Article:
It’s true for me. I do not have canola oil in my house. I very rarely use olive oil. I do use Earth Balance and Daiya cheese pretty often, depending on what I’m making, but that’s usually the only incorporation of oil into my diet. I could do without it if I spent some more time planning and cooking. Limiting refined oils was what really kickstarted my weight loss. I lost a good amount of weight when I first went vegan, naturally. A lot of my calories were decreased by eliminating high-calorie, high-fat foods (specifically cheese!) and I was forced to do almost all my own cooking. This forced me out of my worst habit: fast food (which will be a whole different subject that I’ll probably spend days talking about my addiction and struggle with.)

I began to cook for myself, mostly vegetables. Stir fried in oil, roasted in oil, covered in salad dressing made with oil. There was always so much oil! I was easily consuming thousands of calories a week on refined oils. By cutting down, my energy and weight loss rebooted, and I began to explore the flavors of different foods instead of relying on the taste of oil to make things taste good. Now, I actually dislike the taste and texture of olive oil.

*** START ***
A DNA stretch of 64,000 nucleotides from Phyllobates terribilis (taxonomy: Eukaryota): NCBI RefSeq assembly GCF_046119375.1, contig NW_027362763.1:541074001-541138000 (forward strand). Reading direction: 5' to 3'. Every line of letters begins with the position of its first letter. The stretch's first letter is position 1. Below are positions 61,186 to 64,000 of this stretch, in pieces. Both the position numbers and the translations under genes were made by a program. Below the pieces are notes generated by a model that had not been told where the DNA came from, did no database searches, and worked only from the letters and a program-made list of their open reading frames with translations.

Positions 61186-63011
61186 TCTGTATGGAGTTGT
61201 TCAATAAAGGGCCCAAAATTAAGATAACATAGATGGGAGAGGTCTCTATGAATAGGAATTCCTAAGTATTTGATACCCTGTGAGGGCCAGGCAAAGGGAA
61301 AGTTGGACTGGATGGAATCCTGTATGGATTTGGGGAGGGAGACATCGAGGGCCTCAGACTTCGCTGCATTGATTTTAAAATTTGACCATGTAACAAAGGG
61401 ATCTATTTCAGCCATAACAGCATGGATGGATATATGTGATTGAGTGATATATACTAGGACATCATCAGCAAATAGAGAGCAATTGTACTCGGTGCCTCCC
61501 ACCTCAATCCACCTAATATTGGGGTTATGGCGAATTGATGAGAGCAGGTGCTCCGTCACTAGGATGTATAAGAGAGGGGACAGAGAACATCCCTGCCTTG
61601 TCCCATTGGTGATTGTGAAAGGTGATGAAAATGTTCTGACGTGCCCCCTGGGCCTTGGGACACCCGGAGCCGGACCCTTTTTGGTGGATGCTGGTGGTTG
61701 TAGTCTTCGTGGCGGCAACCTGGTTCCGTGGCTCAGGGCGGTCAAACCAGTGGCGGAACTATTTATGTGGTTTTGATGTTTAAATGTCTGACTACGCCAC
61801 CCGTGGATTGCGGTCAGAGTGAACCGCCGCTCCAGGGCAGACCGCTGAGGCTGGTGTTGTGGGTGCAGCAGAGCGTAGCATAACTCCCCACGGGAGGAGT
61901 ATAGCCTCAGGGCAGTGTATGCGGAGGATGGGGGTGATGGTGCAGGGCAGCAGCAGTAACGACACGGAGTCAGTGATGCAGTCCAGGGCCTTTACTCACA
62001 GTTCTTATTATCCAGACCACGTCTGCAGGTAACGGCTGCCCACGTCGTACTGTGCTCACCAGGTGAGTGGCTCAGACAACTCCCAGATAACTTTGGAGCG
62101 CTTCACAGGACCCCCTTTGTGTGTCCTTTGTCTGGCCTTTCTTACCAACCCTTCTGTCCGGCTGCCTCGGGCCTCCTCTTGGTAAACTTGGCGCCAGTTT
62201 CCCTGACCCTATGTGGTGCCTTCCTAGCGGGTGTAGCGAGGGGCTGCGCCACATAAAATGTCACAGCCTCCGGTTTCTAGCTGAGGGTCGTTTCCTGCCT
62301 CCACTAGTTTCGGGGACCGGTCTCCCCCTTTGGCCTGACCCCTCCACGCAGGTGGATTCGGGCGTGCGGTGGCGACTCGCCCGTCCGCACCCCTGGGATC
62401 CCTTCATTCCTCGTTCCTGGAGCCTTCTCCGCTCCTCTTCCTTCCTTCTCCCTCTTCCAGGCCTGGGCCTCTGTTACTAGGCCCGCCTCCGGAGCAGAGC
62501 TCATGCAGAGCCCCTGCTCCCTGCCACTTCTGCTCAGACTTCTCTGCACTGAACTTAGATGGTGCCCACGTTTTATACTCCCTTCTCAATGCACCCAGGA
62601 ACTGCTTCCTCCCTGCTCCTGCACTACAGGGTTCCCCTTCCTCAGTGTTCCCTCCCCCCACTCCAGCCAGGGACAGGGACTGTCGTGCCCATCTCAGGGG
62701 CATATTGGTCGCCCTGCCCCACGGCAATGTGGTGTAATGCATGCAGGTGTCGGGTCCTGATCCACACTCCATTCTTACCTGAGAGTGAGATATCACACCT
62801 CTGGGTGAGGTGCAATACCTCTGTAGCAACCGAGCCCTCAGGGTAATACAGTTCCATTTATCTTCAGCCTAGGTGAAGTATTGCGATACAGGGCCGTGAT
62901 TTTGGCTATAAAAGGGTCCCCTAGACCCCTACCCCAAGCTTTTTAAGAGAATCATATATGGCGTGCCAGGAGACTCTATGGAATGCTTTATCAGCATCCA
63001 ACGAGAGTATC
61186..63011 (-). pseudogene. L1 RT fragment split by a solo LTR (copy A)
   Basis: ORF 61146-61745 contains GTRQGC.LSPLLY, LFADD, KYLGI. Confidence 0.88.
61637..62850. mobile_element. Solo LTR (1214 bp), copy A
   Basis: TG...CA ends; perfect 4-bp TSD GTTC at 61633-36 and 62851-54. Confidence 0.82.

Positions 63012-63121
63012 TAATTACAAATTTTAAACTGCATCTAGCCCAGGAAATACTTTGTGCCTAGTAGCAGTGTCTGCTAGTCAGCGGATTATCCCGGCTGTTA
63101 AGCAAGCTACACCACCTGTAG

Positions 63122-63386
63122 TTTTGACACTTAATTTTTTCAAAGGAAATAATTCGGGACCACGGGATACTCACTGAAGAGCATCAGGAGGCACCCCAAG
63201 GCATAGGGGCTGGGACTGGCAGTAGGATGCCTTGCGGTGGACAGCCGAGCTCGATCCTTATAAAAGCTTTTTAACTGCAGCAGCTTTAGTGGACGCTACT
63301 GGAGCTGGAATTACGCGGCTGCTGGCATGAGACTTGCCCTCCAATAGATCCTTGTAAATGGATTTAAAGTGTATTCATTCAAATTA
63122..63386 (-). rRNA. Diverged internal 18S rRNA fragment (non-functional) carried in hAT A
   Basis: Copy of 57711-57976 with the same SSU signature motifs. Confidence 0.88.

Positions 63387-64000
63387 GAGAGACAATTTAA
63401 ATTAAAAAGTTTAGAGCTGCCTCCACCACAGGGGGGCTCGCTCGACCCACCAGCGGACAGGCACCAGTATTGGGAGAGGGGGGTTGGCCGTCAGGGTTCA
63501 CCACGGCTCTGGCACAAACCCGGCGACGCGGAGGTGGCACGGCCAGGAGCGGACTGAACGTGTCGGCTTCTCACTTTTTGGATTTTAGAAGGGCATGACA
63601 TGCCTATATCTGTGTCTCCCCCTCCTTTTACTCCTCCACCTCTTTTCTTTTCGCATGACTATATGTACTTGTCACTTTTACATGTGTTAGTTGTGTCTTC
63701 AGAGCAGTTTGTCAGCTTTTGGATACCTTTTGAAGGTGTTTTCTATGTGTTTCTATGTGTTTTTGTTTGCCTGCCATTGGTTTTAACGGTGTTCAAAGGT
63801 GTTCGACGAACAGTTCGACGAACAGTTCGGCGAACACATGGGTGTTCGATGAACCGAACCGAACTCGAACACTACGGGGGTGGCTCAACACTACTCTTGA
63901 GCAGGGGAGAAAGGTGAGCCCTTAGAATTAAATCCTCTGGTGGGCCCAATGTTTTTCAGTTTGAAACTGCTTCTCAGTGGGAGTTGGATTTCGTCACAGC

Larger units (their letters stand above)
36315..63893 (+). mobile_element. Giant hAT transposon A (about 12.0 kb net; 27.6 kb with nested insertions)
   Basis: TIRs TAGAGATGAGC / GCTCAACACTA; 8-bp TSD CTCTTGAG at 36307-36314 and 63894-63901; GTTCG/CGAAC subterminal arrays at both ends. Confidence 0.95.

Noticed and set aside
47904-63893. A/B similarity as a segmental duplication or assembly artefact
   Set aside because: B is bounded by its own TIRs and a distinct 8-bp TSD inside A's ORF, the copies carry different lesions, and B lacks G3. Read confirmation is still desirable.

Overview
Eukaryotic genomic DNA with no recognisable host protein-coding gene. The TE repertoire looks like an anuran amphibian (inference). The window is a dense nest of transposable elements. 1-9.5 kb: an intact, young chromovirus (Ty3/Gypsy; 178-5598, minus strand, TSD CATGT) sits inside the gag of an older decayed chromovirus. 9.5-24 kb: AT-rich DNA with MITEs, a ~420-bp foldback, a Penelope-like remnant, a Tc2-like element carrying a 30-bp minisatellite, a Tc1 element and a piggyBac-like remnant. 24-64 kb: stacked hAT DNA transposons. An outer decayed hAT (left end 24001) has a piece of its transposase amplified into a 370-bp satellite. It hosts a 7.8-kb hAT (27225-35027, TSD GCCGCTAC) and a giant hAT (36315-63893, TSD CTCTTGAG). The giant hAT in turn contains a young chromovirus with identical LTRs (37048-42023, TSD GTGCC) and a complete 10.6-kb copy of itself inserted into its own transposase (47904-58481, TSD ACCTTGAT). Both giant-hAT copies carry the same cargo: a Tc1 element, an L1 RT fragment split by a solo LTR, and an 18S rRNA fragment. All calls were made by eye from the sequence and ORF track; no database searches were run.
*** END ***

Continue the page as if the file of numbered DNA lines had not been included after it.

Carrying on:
I don’t want to cause any ruffled feathers by saying eliminating refined oils is 100% necessary and correct for everyone’s dietary path. Nutrition is personal and subjective, food is an opinion. My opinion is that my body feels better with less oils. Don’t knock it until you’ve tried it. 🙂

“Cheesy” pasta with vegan sausage and broccoli

Whole wheat pasta with apple sage Field Roast sausage, broccoli, and a cheese sauce made from Daiya mozzarella, Earth Balance, and almond milk (unsweetened.)

Lately, I’ve just been making big one pot meals with a big serving of whole grains and green vegetables and also some kind of protein (beans, or in this case, the vegan sausage, which is soy-free, but based off of apples, potatoes, and grains.) I made a chili, lasagna, veggie enchiladas, that kind of stuff.

This meal wasn’t particularly as healthy as I would have liked. The sausage is delicious, but high in fat and pretty oily. As are the Earth Balance and Daiya cheese too. But I was just feeling a treat. Next time, I would remake this with cherry tomatoes, broccoli, and balsamic marinated mushrooms. Then I would make a thick cashew based cream sauce to go on top. Yumm… I kind of wish I had thought of that instead…